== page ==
Archive for October 2020


Strategy for Wellness in Glasgow & Ayrshire

While some of the aspects of our general well-being are determined by our genetics, there is a lot you can do to live a long and healthy life. Here’s a short list of them:

  • Have enough sleep.  While the average adult requires just 7 to 9 hours of sleep a night to feel rested, younger age ranges typically require a lot more: babies (0-3 months): 14-17 hours per day; 4-11 months: 12-15 hours per day; babies: (1-2 years old) 11-14 hours / day; pre-school (3-5 years old): 10-13 hours / day; school age (6-13 years old): 9-11 hours / day; and adolescents (14-17 years old): 8-10 hours / day. An expectant mother may require additional sleep, particularly at an early stage of pregnancy.
  • Exercise at moderate intensity for at least 30 minutes a day (short stroll, bike ride, jog, yoga, tai chi, etc.). Health board recommendations also prescribe resistance exercises for large muscle groups twice a week.
  • Avoid the inclusion of fats, sugary beverages and refined foods. Eat more whole foods, fruit and vegetables. Not only will it help you achieve a healthy body weight, but you will also improve the make-up of your intestinal microbiota, which can strengthen your immune system.
  • Consider supplementation when the diet is low in essential vitamins and minerals. For example, a 2017 study published in the journal Nutrients, indicated that vitamin C could improve the development of B-and T-cells linked to the body’s ability to control infections. In addition, the study showed that vitamin C deficiency is associated with compromised immunity resulting in higher susceptibility to infection.
  • When (not if) tension strikes, take five long, deep breaths (in your nose and out of your mouth). We recommend mindful meditation or plan calming tasks for the day.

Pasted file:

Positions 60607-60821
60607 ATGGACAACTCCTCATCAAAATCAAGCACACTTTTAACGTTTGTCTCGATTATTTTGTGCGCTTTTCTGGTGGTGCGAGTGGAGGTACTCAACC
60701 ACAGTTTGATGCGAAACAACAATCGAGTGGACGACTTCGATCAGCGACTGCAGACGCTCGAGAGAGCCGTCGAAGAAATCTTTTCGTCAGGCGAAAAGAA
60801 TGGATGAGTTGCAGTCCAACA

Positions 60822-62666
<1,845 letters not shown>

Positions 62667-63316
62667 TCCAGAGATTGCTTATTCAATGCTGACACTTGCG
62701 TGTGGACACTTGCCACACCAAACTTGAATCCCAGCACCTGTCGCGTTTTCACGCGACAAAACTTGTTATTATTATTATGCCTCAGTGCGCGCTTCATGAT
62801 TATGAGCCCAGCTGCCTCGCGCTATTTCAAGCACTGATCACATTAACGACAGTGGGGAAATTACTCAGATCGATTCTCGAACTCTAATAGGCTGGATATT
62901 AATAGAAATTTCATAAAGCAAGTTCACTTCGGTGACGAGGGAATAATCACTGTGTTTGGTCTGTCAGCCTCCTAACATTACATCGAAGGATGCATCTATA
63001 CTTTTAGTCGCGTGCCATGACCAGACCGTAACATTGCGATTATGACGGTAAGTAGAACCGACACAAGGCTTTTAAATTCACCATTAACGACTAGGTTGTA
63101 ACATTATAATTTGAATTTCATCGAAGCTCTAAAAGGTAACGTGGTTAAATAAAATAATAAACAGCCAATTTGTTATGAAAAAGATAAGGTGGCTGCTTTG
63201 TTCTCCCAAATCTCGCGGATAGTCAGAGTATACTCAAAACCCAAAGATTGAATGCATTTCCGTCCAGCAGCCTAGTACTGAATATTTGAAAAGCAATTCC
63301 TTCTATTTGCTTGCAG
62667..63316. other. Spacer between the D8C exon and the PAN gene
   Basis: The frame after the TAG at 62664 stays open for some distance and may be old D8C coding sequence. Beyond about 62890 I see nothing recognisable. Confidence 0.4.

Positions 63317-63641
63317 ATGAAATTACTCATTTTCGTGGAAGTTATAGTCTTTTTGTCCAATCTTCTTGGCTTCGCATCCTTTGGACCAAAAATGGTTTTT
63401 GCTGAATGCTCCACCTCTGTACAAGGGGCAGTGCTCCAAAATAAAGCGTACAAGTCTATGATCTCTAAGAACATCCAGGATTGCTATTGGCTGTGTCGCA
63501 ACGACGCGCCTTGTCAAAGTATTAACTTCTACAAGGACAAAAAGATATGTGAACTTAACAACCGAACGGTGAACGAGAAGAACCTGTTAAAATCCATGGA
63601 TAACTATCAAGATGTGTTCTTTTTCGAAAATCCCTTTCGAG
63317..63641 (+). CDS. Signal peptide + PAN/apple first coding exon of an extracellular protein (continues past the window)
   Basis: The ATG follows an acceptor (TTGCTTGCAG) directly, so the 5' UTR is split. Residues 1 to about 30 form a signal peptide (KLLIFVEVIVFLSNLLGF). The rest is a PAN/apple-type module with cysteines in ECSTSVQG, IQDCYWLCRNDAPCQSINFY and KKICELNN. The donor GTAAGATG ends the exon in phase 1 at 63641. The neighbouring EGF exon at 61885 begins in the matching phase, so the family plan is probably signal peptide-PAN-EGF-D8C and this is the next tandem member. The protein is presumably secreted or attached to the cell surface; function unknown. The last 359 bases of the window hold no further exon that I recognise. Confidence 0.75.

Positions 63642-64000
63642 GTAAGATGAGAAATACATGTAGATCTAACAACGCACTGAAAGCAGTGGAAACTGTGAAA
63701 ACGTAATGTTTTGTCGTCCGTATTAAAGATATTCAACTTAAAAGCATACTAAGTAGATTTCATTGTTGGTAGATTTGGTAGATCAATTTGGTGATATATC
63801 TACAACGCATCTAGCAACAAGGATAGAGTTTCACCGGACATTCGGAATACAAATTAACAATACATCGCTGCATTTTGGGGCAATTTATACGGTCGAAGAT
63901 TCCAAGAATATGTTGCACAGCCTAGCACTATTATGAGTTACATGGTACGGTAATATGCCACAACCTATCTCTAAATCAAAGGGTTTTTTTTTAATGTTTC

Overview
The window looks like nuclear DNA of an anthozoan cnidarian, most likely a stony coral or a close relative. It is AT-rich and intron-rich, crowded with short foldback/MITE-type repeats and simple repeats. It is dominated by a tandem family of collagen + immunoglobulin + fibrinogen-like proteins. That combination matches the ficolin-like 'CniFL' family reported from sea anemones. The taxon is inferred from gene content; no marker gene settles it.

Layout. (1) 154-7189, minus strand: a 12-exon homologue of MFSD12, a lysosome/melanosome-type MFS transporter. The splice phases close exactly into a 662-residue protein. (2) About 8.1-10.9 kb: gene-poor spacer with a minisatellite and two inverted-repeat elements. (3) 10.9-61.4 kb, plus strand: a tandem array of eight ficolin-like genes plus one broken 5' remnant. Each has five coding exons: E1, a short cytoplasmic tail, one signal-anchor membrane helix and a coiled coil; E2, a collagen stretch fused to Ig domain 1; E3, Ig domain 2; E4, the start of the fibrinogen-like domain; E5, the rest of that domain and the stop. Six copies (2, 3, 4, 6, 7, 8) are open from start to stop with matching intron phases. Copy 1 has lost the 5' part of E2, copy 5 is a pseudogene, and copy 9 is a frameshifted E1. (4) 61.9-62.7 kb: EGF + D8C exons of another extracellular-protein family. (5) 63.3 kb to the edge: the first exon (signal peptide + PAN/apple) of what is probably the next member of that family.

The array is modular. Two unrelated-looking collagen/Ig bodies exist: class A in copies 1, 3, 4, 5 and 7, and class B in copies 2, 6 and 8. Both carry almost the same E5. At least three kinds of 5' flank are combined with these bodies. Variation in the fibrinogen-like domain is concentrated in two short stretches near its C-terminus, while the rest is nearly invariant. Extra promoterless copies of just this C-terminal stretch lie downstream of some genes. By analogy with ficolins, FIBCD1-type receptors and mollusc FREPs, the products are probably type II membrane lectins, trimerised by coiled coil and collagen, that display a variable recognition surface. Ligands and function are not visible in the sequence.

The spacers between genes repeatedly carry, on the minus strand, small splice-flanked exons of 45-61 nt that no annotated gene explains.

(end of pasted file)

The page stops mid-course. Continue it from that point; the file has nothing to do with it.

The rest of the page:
• Engage in social networks (senior centres, church and book clubs or play, music festivals and art galleries with a friend), usually in person but remotely (phone or video chat) if you are in a Covid-19 lockdown.
  • Laughing decreases stress hormones, boosts white blood cells, and keeps you healthy.
  • Use a hand sanitizer on a daily basis, don’t touch your eyes, nose, and mouth; cover your mouth with your arm while you sneeze, and stay home while you’re sick.
  • Spend time in the sun or take a supplement of vitamin D. Studies suggest that persons with low vitamin D status could be at an elevated risk of upper respiratory infection and compromised immune response.

Of course, if you have musculoskeletal pain, such as neck or back pain, make an appointment with us here at Cram Osteopaths. Usually, the quicker you seek treatment, the easier you will be able to return to your everyday life without any discomfort.

Book online now at

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Head Tilt and Headaches in Glasgow & Ayrshire

Head Tilt and Headaches in Glasgow & Ayrshire

We’ve always seen people working on laptops and smartphones in airports, planes, coffee shops, on the subway, walking down the street, you name it! So how does this affect one’s neck and does it lead to headaches?

A 2016 study compared females with posture-induced headaches vs. fit, age-matched female control subjects, to see if there was any substantial change in head-tilt and forward-head orientation, during laptop use.

The research team measured angles for maximum head protraction (chin-poking forwards), head-tilt and forward head position at baseline (neutral resting,) whilst using a laptop. Essentially, they assessed how the participant’s stance “slumped” at rest vs. when working on a laptop.